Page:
CPR Part 36 Offers – reminder from practice


We all know how useful a tool Part 36 Offers are in the thorny world of litigation. They really help parties focus their minds and tune into the reality of the severe costs consequences.

But in order to have effect, they need to be properly drafted and fully compliant. This reminder deals with the very basic requirements that a Part 36 Offer must be in writing and make clear that it is made pursuant to Part 36. This is what CPR 36.5 says :

Form and content of a Part 36 offer

36.5

(1) A Part 36 offer must—

(a) be in writing;

(b) make clear that it is made pursuant to Part 36;

[…]

In a very recent Fast Track case, the parties engaged in without prejudice communications. The matter was listed for trial on 11 May 2022. Let’s see what happened.

  1. A part 36 Offer was made by the Claimant on 9 May 2022 at 17:58 PM.
  2. The Part 36 offer dated 9 May 2022 was rejected by the Defendant the following morning, 10 May 2022, at 09:08 AM.
  3. At 14:05 PM on 10 May 2022 the Claimant send an email to the Defendant simply saying “further to our conversation, I can go to £10,000 to settle. Please respond by email”
  4. This offer made at 14:05 was accepted by email, by the Defendant, at 14:57 , the same email also seeking agreement on costs.
  5. Some discussion went on between the two solicitors as to what is the appropriate way to notify the court that the Claim has settled, which concluded at 15:58 with an email from the Defendant saying “ Here is a Part 36 Offer for £10,000” and attaching the same.
  6. The Claimant accepted the Defendant’s Part 36 offer at 16:17 on 10 May 2022.

The Claimant contacted the Court by email at 17:58 on 10 May 2022, by email, sending a statement of costs but no consent order. This was far too late. The matter came to trial on 11 May 2022, because the parties ran out of time to notify the Court, as the acceptance was past 4 PM.

They argued whether the Claimant should be entitled to recover the trial advocacy fee (all other costs having been agreed following acceptance) , given that the matter had settled the day before and there are no arguments on the merits. In arguing that the matter had settled before 4 PM, the Defendant sought to persuade the Judge that the actual settlement by acceptance of Part 36 Offer was achieved by the email sent at 14:05 by the Defendant accepting the Claimant’s offer (point 4 above).  This argument did not succeed.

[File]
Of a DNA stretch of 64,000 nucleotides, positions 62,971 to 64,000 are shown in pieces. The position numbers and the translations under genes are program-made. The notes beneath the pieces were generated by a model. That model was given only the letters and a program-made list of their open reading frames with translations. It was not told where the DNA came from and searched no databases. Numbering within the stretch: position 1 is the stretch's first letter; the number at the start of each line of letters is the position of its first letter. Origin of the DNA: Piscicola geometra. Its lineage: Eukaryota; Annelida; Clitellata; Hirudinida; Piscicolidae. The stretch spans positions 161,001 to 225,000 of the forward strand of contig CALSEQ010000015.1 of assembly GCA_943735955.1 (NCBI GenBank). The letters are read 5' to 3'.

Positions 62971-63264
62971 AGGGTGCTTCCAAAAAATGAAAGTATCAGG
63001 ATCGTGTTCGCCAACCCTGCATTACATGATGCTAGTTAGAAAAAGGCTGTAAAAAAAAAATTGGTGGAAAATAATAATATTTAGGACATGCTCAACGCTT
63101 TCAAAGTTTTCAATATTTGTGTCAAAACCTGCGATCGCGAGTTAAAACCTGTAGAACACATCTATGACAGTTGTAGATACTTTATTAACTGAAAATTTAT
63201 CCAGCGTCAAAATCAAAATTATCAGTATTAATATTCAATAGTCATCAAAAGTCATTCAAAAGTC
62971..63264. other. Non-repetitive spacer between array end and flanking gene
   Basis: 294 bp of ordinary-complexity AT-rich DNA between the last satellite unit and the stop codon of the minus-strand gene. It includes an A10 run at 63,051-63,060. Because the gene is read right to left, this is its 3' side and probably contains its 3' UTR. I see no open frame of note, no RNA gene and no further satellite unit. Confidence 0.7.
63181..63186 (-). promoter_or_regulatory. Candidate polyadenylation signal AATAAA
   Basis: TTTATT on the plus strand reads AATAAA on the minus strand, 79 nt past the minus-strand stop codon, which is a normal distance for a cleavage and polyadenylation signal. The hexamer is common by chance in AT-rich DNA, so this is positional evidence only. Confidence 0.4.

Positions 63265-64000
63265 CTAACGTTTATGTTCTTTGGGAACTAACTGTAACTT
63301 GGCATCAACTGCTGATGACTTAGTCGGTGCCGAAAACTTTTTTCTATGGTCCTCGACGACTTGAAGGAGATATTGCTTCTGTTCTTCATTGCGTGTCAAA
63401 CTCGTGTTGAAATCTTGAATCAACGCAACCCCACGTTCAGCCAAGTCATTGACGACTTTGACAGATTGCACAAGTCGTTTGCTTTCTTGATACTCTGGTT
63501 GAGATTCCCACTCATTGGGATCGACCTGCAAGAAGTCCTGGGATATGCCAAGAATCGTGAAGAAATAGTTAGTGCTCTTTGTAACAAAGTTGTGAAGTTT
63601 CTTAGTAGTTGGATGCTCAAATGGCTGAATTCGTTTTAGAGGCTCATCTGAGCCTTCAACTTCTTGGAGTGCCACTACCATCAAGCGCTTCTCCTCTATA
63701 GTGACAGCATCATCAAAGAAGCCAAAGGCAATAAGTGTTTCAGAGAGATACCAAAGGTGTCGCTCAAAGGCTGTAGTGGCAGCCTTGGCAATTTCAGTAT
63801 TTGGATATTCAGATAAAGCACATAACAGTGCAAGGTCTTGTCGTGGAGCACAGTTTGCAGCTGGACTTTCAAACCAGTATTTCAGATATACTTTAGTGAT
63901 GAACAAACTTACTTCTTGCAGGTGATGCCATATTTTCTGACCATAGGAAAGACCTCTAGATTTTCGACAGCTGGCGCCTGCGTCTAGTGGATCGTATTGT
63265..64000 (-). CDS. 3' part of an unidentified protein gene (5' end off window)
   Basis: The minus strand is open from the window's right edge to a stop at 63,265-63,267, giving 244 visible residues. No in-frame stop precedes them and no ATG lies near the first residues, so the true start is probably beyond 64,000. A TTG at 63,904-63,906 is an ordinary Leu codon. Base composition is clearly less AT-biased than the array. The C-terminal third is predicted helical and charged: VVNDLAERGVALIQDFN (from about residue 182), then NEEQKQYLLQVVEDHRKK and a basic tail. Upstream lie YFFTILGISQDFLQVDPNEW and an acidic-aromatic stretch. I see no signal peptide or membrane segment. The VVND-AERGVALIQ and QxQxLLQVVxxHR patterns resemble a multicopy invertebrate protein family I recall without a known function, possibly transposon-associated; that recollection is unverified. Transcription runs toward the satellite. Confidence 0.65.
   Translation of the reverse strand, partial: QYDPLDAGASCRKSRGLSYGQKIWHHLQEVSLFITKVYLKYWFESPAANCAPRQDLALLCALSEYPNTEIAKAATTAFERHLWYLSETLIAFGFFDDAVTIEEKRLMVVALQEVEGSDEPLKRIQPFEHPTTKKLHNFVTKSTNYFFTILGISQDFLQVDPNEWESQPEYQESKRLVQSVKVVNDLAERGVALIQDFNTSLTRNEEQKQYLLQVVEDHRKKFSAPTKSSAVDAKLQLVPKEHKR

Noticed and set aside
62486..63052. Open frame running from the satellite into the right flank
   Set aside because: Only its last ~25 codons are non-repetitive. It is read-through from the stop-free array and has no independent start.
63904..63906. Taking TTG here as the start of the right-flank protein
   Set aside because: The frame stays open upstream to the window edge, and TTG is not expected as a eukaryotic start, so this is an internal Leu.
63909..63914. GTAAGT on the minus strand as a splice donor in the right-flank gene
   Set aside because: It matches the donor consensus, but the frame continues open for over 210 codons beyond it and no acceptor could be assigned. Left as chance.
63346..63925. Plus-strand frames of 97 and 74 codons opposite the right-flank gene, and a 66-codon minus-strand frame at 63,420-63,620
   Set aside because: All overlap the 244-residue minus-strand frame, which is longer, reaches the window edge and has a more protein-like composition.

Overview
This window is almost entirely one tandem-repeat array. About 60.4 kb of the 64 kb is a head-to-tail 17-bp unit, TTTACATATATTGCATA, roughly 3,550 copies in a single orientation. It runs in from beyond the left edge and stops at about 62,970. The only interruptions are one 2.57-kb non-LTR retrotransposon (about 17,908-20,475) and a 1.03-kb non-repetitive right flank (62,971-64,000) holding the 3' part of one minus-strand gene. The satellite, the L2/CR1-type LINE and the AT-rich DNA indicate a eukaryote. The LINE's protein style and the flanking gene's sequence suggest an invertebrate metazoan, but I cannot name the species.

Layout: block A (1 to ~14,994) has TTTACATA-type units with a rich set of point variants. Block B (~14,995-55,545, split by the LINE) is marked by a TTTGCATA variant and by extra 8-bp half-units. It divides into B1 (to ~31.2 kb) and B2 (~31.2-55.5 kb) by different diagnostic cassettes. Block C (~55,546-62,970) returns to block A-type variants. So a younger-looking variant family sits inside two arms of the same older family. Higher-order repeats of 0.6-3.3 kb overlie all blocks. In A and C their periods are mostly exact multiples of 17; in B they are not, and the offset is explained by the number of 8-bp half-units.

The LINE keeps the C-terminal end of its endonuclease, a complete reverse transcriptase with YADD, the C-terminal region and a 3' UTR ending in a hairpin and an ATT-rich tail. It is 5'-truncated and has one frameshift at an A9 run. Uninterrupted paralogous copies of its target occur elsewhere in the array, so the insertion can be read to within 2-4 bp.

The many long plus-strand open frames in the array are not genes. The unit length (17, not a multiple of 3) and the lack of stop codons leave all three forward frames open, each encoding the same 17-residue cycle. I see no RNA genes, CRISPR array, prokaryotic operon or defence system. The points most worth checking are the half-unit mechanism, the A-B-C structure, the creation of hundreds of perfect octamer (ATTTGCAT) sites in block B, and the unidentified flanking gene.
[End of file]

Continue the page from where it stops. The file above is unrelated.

The Court held that the Claimant’s  Offer accepted at 14:05 was not a valid Part 36 offer. While it was in writing , it did not make it clear that it was made pursuant to CPR 36. It lacked the very basic requirement of saying so. It did not matter that it was part of a chain of emails.

The Court further held that the only Part 36 Offer accepted in this case was the Defendant’s Offer made at 15:58 and accepted by the Claimant at 16:17. That was the offer that settled the case.

PD5B is very clear regarding the email communications with the Court and it provides as follows :

4.2 Where an e-mail, including any attachment, is sent pursuant to this practice direction and the e-mail is recorded by HMCTS e-mail software as received by the court at or after 4.00pm and before or at 11.59pm—

(a) the date of receipt of the e-mail will be deemed to be the next day the court office is open;

(b) the date of issue of any application will not be before that date; and

(c) any document attached to that e-mail will be treated as filed on that date.

The Court decided that the matter had in fact proceeded to trial  as the Part 36 offer was accepted after 4 PM the previous day, the court was informed on the day of the trial, the hearing went ahead, at least in part the issue of costs was disposed of at trial,  and ruled that the trial advocacy fee was recoverable from the Defendant.

So it is a very useful reminder that it doesn’t matter how beautifully drafted and reasonable the offers are, if they do not say they are made pursuant to Part 36, they simply are not.  It is a strict matter of form, rather than material content, that cannot be cured by the Court or anyone else. They do have value as offers, but they will not have the consequences of a valid Part 36 offer.

This particular case also reminds us how important time is, and that in reality  for the Courts the day ends at 4 PM. Had the parties reacted quicker, and had they had regard to PD5B section 4.2, there would have been a vacated trial and no trial Counsel fee to pay.

If you have any questions relating to this article or require any advice please contact Cristina Falzon, Associate in the Dispute Resolution team, on cristina.falzon@sintons.co.uk or 0191 226 7803.


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